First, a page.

What belongs under tile?


Under the disgusting carpet in my living room, I've got hardwood floors. Since part of the room serves as the "lose the shoes" zone, I'm tired of trying to keep the carpet clean. So, I'm thinking of installing some sort of tile or slate in that area - something easy to just mop clean. That "zone" will meet new carpet at some point. Two questions:
1) Whatever backing belongs under tile, does it have to be so thick that the area will be slightly higher than the adjacent carpet? I'm wondering if that'll cause height difference problems where the two materials meet, and people will trip.
2) How do I detect a lame installer for the tile? In other words, if an installer says "You can use {fill in name of wrong material} under tile", which answer should make me say "no thanks"?
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you can see this http://wwwjx.cctve.cn / JoeSpareBedroom 写道:

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It's actually a good candidate for diy. A good substrate for ceramic tile would be 3/4 plywood and 1/4" cement backer board correctly installed. Were you planning to remove the hardwood? JoeSpareBedroom wrote:

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Based on what two other rooms look like, the hardwood's in nice shape, at least structurally. I'd rather leave it in place because if I sell the house, it's a big selling point for some people.
Either way, you're talking about an inch of extra height, PLUS the thickness of the tile. How do I avoid a ridge where the carpet meets? Put the backing of the same thickness under the new carpet? 1/4 inch luan under 3/4 plywood or some such thing?
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Common route is to cut out a 'pocket' in the hardwood near the front door, if there isn't already one down there hidden under the carpet. From late fifties to early 70s, even cookie-cutter houses had a 3x3 square of slate by the front door, so they could say 'slate entryway.' Harwood floor by weather doors, at least ones used in winter (ie, not the deck sliders), is a BAD idea. Fancy houses, they notched the joists for the foyer, and put them on 12" centers to make up for the smaller size, to make a well big enough for a proper mudbed slate job. Cheaper houses used double subfloor and mastic. With w/w hardwood being standard issue back then, and slate being thin, the heights came out close enough for avoiding a trip hazard.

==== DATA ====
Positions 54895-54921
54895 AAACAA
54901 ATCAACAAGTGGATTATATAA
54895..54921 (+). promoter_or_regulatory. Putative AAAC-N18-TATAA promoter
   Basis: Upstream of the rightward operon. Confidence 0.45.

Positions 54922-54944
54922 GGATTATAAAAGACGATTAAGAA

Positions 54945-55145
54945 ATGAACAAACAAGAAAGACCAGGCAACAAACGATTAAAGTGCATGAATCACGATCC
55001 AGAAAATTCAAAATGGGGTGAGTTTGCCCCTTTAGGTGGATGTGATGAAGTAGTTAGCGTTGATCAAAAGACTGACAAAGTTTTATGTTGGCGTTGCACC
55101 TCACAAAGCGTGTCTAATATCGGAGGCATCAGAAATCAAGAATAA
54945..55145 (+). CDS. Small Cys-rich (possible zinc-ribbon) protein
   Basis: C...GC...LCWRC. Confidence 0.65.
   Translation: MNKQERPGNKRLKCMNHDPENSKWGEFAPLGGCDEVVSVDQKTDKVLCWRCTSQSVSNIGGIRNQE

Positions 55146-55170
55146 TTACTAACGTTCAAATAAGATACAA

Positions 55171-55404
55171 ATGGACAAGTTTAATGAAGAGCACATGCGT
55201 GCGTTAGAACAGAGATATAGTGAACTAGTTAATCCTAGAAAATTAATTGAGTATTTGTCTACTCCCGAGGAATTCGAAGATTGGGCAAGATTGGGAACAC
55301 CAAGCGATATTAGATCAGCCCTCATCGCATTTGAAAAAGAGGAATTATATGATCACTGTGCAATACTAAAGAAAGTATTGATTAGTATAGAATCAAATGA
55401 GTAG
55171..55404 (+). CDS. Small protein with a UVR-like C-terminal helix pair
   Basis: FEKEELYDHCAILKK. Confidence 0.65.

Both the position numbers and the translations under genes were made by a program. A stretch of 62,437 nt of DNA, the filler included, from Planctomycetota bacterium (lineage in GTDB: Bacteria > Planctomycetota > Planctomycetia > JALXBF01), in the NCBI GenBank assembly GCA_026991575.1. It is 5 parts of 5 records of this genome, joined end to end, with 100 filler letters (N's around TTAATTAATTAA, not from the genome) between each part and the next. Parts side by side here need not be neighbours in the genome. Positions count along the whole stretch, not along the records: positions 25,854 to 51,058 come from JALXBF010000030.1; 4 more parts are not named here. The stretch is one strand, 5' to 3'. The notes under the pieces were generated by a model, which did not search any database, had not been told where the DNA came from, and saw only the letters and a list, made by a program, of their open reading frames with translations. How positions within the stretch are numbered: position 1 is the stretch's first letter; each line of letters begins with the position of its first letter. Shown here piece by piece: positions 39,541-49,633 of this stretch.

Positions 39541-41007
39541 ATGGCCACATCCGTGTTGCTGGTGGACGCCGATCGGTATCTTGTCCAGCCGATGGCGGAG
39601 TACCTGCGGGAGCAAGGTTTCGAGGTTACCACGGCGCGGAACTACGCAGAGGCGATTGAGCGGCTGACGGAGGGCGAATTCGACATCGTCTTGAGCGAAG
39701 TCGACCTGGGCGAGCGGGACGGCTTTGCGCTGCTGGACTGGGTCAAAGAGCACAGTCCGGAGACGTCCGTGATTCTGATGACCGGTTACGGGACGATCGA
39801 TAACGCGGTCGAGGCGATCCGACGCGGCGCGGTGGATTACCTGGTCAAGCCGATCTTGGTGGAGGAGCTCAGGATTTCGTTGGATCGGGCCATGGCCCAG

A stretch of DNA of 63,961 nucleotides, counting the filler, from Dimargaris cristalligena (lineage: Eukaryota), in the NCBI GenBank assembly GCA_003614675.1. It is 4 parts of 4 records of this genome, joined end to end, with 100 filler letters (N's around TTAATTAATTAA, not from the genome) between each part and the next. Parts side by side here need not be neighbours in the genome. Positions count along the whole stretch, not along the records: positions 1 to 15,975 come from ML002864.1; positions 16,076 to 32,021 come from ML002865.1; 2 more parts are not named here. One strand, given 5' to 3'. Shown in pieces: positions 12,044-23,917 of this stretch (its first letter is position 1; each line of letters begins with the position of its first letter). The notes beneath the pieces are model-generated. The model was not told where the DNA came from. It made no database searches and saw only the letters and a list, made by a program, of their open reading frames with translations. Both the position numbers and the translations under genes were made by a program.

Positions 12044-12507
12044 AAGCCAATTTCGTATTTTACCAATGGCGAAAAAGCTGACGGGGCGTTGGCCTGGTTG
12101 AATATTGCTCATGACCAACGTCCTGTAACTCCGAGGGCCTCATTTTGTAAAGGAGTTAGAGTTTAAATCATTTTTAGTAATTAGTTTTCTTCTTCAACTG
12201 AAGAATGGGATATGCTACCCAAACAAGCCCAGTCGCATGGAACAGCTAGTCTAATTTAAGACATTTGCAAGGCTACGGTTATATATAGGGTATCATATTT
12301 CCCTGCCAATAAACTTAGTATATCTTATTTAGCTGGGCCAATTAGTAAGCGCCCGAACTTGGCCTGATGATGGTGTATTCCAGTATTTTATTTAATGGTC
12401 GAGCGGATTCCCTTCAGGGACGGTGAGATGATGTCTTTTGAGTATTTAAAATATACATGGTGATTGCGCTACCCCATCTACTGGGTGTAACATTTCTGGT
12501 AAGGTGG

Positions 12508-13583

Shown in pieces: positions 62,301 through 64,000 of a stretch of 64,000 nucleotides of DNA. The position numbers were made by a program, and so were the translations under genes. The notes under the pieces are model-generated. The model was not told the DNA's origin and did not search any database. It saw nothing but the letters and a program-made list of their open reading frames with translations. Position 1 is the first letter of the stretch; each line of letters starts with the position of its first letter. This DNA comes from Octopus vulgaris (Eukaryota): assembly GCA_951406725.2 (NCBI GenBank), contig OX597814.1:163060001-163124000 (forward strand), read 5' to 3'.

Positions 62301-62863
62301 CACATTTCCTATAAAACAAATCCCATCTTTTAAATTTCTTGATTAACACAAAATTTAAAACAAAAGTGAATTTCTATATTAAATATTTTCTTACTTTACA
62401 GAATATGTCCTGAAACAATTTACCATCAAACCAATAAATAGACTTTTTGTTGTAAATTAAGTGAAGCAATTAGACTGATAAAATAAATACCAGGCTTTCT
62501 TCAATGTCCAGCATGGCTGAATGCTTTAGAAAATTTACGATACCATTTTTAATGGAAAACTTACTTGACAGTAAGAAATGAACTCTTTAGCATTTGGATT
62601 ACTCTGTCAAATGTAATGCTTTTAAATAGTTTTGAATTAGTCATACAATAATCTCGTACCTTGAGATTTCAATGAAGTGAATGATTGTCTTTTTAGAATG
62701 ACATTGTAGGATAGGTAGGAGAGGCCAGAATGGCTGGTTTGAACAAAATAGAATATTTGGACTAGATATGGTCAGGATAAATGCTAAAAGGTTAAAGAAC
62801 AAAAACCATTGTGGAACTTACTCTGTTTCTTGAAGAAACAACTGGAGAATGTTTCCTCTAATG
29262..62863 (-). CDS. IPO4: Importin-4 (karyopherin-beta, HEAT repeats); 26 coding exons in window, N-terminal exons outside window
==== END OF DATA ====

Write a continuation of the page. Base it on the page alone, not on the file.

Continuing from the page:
aem sends...
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That all sounds logical. Unfortunately, the original owner modified the layout of this house. The area in question used to be a small dining area, not an entryway. What used to be the entryway / breezeway is now the kitchen dining area. Hmm.
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JoeSpareBedroom wrote:

You will want at least a 1/4" backer board attached to the hardwood with latex fortified thinset (thereby ruining the hardwood anyway) and deck screws that reach into the joists. Don't try to mount the tiles directly to wood. Even a minute amount of movement can throw off the mortar.
Your 1/4" tile on top of that will create a total rise of 1/2" which can be a toe catcher. I don't really know what the final difference in rise would be between the carpet and tile, however, since the carpet and padding also have some thickness. If it were a 1/4" difference total, a nice maple wood transition could graduate the rise by splitting the difference on each side.
If you only use 1/4", I wouldn't try to use something fragile like marble or slate. I'd stick with 12" ceramic floor tiles and mount them with latex fortified thinset and grout.
Can you get to the joists / sub flooring from underneath in the basement? If so, you could make the floor a lot more rigid with the proper use of plywood, bracing, and liquid nails.
When talking to contractors, find out *exactly* what they're planning on doing for prep work. It should be obvious by their answers who's willing to do a job that will last. Expect to pay extra for that level of workmanship, though.
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Why not just carpet (or not) the entire room, and put some sort of removable mat in the doorway area? Then you can take the mat out to the porch area to clean it.
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I've already done that. Not practical for a number of reasons.
1) I've got a pine tree whose needles blow wherever people need to walk. They cling to shoes, and weave themselves into foot mats & carpet, and cannot be vacuumed out. They need to be removed by hand. A smooth surface is the best place for them to land.
2) In the winter, there's no such thing as cleaning anything outside, if the item to be cleaned requires water to do the job.
3) Due to the number (and size) of shoes, the current foot mat needs to cover half of this entry area. It's an annoyance and it breaks up the lines of the room.
I want a hard surface that can be swept and mopped.
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Don't they make vinyl mats big enough? Hmm.. maybe not.
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Even if they did, they'd take away from the clean lines of the room. And, I always need to make a big production out of what could otherwise be easy projects. It's a disease.
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